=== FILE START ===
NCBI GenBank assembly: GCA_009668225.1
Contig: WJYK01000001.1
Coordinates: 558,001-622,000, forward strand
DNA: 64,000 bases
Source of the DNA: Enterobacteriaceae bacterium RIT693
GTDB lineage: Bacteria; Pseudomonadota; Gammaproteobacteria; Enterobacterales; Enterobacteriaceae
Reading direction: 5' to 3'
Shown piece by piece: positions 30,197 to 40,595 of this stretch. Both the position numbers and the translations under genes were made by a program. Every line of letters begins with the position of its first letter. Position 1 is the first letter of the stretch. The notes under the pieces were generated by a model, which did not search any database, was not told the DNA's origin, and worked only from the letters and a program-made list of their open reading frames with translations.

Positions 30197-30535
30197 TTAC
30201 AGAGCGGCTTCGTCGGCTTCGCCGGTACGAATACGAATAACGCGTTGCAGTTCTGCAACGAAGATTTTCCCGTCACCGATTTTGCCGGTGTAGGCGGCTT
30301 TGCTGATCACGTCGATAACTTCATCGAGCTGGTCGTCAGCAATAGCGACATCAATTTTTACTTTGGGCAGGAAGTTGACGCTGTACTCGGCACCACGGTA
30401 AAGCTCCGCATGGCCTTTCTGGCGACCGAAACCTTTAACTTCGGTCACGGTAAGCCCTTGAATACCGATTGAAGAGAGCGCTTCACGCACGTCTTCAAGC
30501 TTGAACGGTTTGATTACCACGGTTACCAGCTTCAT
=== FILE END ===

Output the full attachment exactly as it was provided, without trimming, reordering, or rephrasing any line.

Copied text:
NCBI GenBank assembly: GCA_009668225.1
Contig: WJYK01000001.1
Coordinates: 558,001-622,000, forward strand
DNA: 64,000 bases
Source of the DNA: Enterobacteriaceae bacterium RIT693
GTDB lineage: Bacteria; Pseudomonadota; Gammaproteobacteria; Enterobacterales; Enterobacteriaceae
Reading direction: 5' to 3'
Shown piece by piece: positions 30,197 to 40,595 of this stretch. Both the position numbers and the translations under genes were made by a program. Every line of letters begins with the position of its first letter. Position 1 is the first letter of the stretch. The notes under the pieces were generated by a model, which did not search any database, was not told the DNA's origin, and worked only from the letters and a program-made list of their open reading frames with translations.

Positions 30197-30535
30197 TTAC
30201 AGAGCGGCTTCGTCGGCTTCGCCGGTACGAATACGAATAACGCGTTGCAGTTCTGCAACGAAGATTTTCCCGTCACCGATTTTGCCGGTGTAGGCGGCTT
30301 TGCTGATCACGTCGATAACTTCATCGAGCTGGTCGTCAGCAATAGCGACATCAATTTTTACTTTGGGCAGGAAGTTGACGCTGTACTCGGCACCACGGTA
30401 AAGCTCCGCATGGCCTTTCTGGCGACCGAAACCTTTAACTTCGGTCACGGTAAGCCCTTGAATACCGATTGAAGAGAGCGCTTCACGCACGTCTTCAAGC
30501 TTGAACGGTTTGATTACCACGGTTACCAGCTTCAT